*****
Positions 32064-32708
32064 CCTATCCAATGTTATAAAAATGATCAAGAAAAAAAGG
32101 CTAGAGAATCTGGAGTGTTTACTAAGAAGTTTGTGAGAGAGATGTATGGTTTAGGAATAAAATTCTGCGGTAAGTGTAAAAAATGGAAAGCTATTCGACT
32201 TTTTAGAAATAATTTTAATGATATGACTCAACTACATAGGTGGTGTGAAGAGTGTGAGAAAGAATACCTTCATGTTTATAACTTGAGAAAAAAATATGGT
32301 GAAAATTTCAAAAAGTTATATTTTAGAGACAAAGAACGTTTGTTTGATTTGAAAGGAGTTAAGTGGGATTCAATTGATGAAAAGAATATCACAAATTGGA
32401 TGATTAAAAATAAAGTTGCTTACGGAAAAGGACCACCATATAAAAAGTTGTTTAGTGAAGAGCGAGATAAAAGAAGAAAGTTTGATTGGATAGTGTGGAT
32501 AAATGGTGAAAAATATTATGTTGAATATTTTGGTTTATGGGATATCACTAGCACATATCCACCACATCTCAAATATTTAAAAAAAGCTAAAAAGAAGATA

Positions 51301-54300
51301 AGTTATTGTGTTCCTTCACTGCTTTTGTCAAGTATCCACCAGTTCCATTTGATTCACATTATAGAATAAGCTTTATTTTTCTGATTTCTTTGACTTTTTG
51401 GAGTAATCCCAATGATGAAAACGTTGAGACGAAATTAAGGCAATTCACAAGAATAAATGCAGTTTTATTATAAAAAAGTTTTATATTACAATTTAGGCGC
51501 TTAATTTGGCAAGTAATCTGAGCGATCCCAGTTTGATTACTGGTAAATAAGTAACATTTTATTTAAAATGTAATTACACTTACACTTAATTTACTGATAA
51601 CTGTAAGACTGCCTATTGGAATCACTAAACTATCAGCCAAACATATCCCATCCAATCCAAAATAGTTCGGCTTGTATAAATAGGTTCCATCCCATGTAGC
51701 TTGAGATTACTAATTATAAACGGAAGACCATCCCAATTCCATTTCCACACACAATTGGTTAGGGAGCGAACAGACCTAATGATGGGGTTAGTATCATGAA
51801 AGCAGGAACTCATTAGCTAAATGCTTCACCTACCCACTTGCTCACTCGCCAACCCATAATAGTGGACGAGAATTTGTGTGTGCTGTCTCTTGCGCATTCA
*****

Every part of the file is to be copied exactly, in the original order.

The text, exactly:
Positions 32064-32708
32064 CCTATCCAATGTTATAAAAATGATCAAGAAAAAAAGG
32101 CTAGAGAATCTGGAGTGTTTACTAAGAAGTTTGTGAGAGAGATGTATGGTTTAGGAATAAAATTCTGCGGTAAGTGTAAAAAATGGAAAGCTATTCGACT
32201 TTTTAGAAATAATTTTAATGATATGACTCAACTACATAGGTGGTGTGAAGAGTGTGAGAAAGAATACCTTCATGTTTATAACTTGAGAAAAAAATATGGT
32301 GAAAATTTCAAAAAGTTATATTTTAGAGACAAAGAACGTTTGTTTGATTTGAAAGGAGTTAAGTGGGATTCAATTGATGAAAAGAATATCACAAATTGGA
32401 TGATTAAAAATAAAGTTGCTTACGGAAAAGGACCACCATATAAAAAGTTGTTTAGTGAAGAGCGAGATAAAAGAAGAAAGTTTGATTGGATAGTGTGGAT
32501 AAATGGTGAAAAATATTATGTTGAATATTTTGGTTTATGGGATATCACTAGCACATATCCACCACATCTCAAATATTTAAAAAAAGCTAAAAAGAAGATA

Positions 51301-54300
51301 AGTTATTGTGTTCCTTCACTGCTTTTGTCAAGTATCCACCAGTTCCATTTGATTCACATTATAGAATAAGCTTTATTTTTCTGATTTCTTTGACTTTTTG
51401 GAGTAATCCCAATGATGAAAACGTTGAGACGAAATTAAGGCAATTCACAAGAATAAATGCAGTTTTATTATAAAAAAGTTTTATATTACAATTTAGGCGC
51501 TTAATTTGGCAAGTAATCTGAGCGATCCCAGTTTGATTACTGGTAAATAAGTAACATTTTATTTAAAATGTAATTACACTTACACTTAATTTACTGATAA
51601 CTGTAAGACTGCCTATTGGAATCACTAAACTATCAGCCAAACATATCCCATCCAATCCAAAATAGTTCGGCTTGTATAAATAGGTTCCATCCCATGTAGC
51701 TTGAGATTACTAATTATAAACGGAAGACCATCCCAATTCCATTTCCACACACAATTGGTTAGGGAGCGAACAGACCTAATGATGGGGTTAGTATCATGAA
51801 AGCAGGAACTCATTAGCTAAATGCTTCACCTACCCACTTGCTCACTCGCCAACCCATAATAGTGGACGAGAATTTGTGTGTGCTGTCTCTTGCGCATTCA